Scientists from Stanford and the SLAC National Accelerator Laboratory have created the world’s tiniest electrical wire. To do this, they used diamondoids, which are the thinnest form of diamonds. The wire is just three atoms wide.

These tiny diamonds assemble themselves as Legos. Though diamondoids can’t be used for jewelry, scientists expect that these little wires will be used for a wide range of applications for electricity-generating fabrics, optoelectronic devices, and even superconducting materials with practically no loss. The new assembly method is incredibly precise, and it does not require hands to intervene.

Fuzzy white clusters of nanowires on a lab bench, with a penny for scale. At top right, an image made with a scanning electron microscope shows nanowire clusters magnified 10,000 times. Image credit: SLAC National Accelerator Laboratory.

“In the study, we have described the formula through which the researchers can construct minuscule and conductive wires of the least possible dimension which in general accumulate themselves”, said Hao Yan, a postdoctoral researcher at Stanford and the lead author of the study.

Nanowires could be the future of electronics

The process to create these tiny electrical wires involves gripping some atoms and getting them together as if they were Legos. Researchers used the smallest possible bits of diamonds.

The process starts by adding all the ingredients to the same pot and then adding sulfur to the mix. According to Hao Yan, all it needs to be done is adding everything together and waiting half an hour for the results. This new method allows scientists to have precision without the intervention of hands in the process. Tough they used copper and sulfur in the mix; the technique can be used for more than that.

Stanford graduate student Fei Hua Li, left, and postdoctoral researcher Hao Yan in one of the SIMES labs where diamondoids were used to assemble the thinnest possible nanowires. Image credit: SLAC National Accelerator Laboratory.

This becomes the world’s tiniest electric wire ever created. Scientists believe it will be used as a technique to construct molecular-scale mesh materials that are used to create even smaller electronics or fabrics that generate electricity. They also said that this invention is going to improve the efficiency of electronics.

It carries only a one-directional flow of electrons which is incredibly useful for transistors and other electronics. This method gives versatility to scientists to create new materials with interesting physic and optimal electronic properties.

Nanotex, for example, is exploring ways to work with nanowires to monitor the patient’s movement in the hospital bed, to avoid bedsores.

“The potential with nanotechnology and nanowires is endless,” said Randy Rubin, CEO of Nanotex, an Emeryville-based fabric innovator, which uses nanotechnology to change the molecular structure of fibers, creating fabrics with stain, soil, odor and wrinkle resistance.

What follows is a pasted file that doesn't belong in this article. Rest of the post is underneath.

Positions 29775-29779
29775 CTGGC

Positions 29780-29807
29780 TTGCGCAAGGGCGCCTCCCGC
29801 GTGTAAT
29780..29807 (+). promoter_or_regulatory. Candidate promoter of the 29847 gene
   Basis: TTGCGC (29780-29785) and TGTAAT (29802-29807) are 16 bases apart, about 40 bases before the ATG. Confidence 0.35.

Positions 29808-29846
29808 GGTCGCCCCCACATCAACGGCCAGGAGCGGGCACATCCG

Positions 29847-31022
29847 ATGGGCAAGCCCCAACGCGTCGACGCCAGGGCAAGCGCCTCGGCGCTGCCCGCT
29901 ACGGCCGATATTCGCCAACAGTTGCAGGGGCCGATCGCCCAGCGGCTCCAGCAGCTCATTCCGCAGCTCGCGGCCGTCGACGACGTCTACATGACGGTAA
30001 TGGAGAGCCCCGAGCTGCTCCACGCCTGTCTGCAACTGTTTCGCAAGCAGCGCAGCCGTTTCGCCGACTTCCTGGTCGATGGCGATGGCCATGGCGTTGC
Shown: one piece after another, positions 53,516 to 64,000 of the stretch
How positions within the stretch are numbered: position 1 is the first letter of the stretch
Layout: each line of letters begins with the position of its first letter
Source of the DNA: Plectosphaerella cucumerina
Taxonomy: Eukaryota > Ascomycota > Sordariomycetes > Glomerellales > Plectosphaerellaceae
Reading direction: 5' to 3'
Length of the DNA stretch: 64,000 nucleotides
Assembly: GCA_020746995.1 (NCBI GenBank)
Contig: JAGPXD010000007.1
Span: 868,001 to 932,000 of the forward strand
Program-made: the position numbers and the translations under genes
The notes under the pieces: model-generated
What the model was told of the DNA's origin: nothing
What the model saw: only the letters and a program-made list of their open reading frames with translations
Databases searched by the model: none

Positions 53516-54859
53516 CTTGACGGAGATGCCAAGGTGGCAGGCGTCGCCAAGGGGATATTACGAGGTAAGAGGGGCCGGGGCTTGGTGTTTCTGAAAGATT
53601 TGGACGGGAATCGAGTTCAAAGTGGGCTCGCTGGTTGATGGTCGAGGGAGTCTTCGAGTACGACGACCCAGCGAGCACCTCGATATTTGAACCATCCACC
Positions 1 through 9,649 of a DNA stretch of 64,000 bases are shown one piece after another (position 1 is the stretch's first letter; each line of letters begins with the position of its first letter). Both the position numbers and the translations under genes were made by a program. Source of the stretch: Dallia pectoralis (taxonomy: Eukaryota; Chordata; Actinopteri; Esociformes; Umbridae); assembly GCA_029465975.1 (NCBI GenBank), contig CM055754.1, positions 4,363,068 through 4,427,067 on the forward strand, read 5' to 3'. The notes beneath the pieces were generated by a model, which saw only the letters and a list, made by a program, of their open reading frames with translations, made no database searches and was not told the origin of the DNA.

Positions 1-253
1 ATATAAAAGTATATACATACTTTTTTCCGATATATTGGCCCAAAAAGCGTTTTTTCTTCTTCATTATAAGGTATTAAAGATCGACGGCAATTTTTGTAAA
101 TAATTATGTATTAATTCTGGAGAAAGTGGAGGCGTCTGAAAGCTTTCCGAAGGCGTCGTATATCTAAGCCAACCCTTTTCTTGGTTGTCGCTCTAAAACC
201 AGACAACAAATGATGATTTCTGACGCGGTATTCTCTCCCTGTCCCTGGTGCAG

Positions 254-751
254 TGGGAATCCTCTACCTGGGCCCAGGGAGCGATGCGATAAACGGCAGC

Nanowires using cadmium could be helpful in optoelectronics such as light-emitting diodes (LEDs). A zinc-based wire could be useful for piezoelectric energy generators that convert motion into electricity.

As well, there are aspects in the nanowires that could also be used to protect the troops. According to Rubin, research in the field is growing, and it keeps getting more and more affordable.

Let’s remember that nanotechnology could be defined as the field that learns how to work with small materials in the range of 1 to 100 nanometers.

The new report made on these nanowires was published in the Monday’s issue of the journal Nature Materials.

Diamondoids are the smallest possible bits of diamonds

Diamondoids are the thinnest form of diamond. They are naturally found in petroleum fluids. These diamond pieces are attracted to each other, and they unite in a way that makes them look like sugar crystals. 

The diamondoids were drawn to each other using a force known as Van der Waals attraction; this makes it difficult for oil companies because they clump together obstructing the petroleum pipes.

The diamondoids were discovered in petroleum from the Gulf of Mexico by the Richmond-based

ChevronTexaco. Chevron has formed a small company in Emeryville called Molecular Diamond Technologies to develop commercial uses for diamondoids.

They are that small, that scientists say that 1 million of them would fit across the diameter of a pinhead. According to Nicholas Melosh, the study co-author and associate professor at the Stanford University, there are 65 gallons filled with these diamondoids at SLAC.

The special thing about this little pieces of diamonds is that they are strong and hard, which is necessary for the electric wires. As well, they are drawn toward each other, which restricts the size of the sulfur-copper core.

Even if they are visible to the eye when they are attracted to each other, the diamondoids are still far too small for being used in jewelry since they look like powder. Each one of them is less than a billionth of a billionth of a carat. The unit of measurement in the submicroscopic world is the nanometer which is one-billionth of a meter.

“It’s almost as if the diamondoids know where they want to go,” said Hao Yan. “They grab these other atoms and put them together, LEGO-style, into a tiny triangle.”

Source: Mercury News